Val-McDermid-new-photo-c-Charlie-Hopkinson-200x133Val McDermid: Isn’t it funny how we only mention politics in a novel if it is leftwing politics? No one says anything about ‘look what right-wing views Patricia Cornwall displays in her latest book’? I’m naturally a very political creature, so of course it finds its way into my books. But if I were to set out to do it deliberately, that would be dangerous, it needs to service the story and the characters. The best crime novels have politics with a big P and a small p in them (like Sara Paretsky, McIllvaney).

Of course the Scottish Referendum will be reflected in Scottish literature. You can’t live in Scotland and not engage with it in some way. It’s like writing a book about 1914 and not mentioning the First World War. I’m always astonished, however, when people ask my opinion about current affairs. After all, I just sit in my room and write. I don’t have a dog in this fight, though I have an opinion. But so does everyone else, why should my opinion count for anything more than theirs?

RANKIN-Ian-c-Ulf-Andersen-200x134Ian Rankin: I naturally gravitated more towards urban problems, so was initially attracted more to American authors (British crime fiction at the time was more cosy, set in picturesque villages or amongst the middle classes, things I couldn’t relate to). I seemed to end up reading a lot of James-es (Ellroy, Lee Burke, Sallis) – they didn’t have to be called James, but it seemed to help.

Traditionally, Edinburgh was viewed as the nice place, while Glasgow was the one beset with social problems. I didn’t grow up in Edinburgh and seldom visited it until I went to university, but I wanted to show something about the city beneath its pretty tourist facade. 30 years later, I’m still trying to discover and understand the complete city, it keeps on changing. Edinburgh is like the Tardis – much bigger on the inside.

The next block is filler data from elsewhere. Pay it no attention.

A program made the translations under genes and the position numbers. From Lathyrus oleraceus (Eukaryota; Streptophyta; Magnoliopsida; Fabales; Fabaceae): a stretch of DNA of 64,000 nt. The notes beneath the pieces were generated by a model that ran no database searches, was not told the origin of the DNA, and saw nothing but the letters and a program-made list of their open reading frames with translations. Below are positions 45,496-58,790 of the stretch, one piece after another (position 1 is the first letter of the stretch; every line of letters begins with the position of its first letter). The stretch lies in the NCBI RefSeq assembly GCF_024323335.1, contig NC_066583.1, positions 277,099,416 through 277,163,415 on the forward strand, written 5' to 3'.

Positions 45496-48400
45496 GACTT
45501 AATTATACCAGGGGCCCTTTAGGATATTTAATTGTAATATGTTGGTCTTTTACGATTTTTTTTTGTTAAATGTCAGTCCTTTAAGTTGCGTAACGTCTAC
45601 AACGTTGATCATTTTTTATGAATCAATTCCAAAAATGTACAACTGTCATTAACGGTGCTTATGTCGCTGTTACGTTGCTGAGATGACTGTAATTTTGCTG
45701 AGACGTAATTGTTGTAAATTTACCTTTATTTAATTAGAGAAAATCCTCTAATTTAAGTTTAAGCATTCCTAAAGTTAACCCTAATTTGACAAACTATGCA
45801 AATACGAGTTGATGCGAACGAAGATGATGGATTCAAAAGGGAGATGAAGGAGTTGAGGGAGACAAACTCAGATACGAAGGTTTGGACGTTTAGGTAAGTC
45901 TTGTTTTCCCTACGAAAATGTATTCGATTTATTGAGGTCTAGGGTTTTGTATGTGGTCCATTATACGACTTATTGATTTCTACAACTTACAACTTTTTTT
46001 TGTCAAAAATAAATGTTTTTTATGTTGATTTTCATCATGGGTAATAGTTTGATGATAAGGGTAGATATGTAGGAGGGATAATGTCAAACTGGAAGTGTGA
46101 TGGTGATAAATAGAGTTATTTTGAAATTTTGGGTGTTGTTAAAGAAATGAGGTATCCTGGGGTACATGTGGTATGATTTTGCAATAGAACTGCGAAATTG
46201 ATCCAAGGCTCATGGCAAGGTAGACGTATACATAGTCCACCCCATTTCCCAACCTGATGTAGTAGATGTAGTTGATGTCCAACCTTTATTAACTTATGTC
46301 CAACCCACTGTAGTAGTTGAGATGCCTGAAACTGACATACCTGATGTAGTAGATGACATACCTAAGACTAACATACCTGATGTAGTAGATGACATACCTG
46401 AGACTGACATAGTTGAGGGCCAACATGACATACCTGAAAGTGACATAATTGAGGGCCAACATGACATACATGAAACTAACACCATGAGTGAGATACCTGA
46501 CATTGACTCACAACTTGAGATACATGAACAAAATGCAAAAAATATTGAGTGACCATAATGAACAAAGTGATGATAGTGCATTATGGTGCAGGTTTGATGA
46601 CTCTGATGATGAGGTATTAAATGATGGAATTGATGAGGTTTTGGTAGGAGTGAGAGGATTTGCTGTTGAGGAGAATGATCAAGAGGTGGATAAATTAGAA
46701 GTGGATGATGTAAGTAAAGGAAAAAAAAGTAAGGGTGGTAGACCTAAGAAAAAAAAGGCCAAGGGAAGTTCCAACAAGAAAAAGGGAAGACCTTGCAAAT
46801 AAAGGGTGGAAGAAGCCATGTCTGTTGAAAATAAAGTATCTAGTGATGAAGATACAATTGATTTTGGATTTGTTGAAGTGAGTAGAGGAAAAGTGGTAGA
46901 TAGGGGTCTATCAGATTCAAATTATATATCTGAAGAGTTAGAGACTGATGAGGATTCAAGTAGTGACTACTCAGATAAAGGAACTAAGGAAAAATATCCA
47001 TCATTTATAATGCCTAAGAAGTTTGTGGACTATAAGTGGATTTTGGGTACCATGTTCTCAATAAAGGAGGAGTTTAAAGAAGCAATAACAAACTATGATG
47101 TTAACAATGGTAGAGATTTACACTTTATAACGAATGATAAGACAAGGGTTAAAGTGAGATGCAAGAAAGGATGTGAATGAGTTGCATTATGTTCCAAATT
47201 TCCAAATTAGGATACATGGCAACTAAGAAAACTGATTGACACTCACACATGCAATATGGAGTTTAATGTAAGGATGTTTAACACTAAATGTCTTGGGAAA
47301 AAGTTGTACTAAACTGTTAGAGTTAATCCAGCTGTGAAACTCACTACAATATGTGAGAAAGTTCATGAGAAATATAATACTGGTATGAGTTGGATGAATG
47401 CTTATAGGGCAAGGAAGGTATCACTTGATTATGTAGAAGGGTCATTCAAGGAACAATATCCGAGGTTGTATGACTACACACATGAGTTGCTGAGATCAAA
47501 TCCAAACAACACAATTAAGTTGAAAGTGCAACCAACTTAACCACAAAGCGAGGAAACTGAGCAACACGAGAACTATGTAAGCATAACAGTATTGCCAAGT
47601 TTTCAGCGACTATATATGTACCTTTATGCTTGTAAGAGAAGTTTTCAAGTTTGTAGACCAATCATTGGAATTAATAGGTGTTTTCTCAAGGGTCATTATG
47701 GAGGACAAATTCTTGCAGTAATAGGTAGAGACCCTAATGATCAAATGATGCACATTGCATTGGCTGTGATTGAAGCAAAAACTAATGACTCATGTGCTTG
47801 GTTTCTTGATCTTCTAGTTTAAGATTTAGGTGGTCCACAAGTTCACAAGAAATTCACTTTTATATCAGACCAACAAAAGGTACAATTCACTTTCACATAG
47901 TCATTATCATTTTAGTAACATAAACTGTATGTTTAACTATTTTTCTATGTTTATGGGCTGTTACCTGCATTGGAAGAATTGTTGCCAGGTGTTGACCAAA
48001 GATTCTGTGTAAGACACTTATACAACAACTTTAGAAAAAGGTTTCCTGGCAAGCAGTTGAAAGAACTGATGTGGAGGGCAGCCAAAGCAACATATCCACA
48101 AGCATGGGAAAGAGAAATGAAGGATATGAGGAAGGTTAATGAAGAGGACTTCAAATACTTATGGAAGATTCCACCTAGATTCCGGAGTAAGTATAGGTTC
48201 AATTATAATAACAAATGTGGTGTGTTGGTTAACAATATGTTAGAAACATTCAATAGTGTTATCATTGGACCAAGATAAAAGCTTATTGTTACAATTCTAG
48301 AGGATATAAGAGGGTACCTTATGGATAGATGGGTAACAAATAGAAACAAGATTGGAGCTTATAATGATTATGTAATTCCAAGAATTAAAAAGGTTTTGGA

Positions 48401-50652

As for the referendum, we Scots are cautious people, we weigh things up very carefully, so it was a struggle between heart and head. I tried to show that in my new novel as the difference of opinion between Rebus (who votes No) and Siobhan (who votes Yes). And the debate is continuing, it refuses to go away, a whole generation has now become politicised.

Well, if you’ve made it to the end of this loooong post, you deserve something pretty to help you prepare for the long Easter weekend (if you celebrate Easter): the German tradition of decorating Easter trees.

Ostern
From ffh.de

 

 

 

 

 

 

 

 

My Favourite Moments in Lyon

I’ve written a pretty exhaustive report on the panels and encounters with writers (including quotes) for Crime Fiction Lover, so I won’t repeat myself here. Let me tell you instead some of my personal highlights.

Profile21) Max Cabanes

A few of you have noticed and complimented me on my new Avatar on Twitter. This is a very idealised portrait of myself drawn by Max Cabanes, one of the foremost artists of bandes dessinées (graphic novels or comic strips, hugely popular in the French-speaking world but with no perfect equivalent in the rest of the world), winner of the most prestigious prize in the field, the Grand Prix du Festival d’Angoulême in 1990, and a contributor to Charlie Hebdo. I had already bought his latest work, the adaptation of Jean-Patrick Manchette’s Fatale (I had dithered previously over whether to buy this or the collected works of Manchette … ended up getting both for myself for Christmas).

LyonVenue5However, I stupidly forgot it at home, right next to where I’d packed my suitcase, so I couldn’t get him to sign it (and BD artists always draw something when they give their autographs). So I kept walking up and down in the very busy main hall, trying to find a solution (they had none of Cabanes’ other volumes). Finally, I bought another copy and explained the whole dilemma to him. He was so lovely and chatty, we ended up talking for 20 minutes or so. He went to Paris initially to become a ‘serious’ artist and sculptor, claimed he wouldn’t sell his soul to BD, until he discovered he loved telling stories… and that it helped pay the bills much more effectively. He did admit that it was much more difficult for young artists today to break into the field and make a living out of it (and he had advice for my older son, who likes writing and drawing his own BD).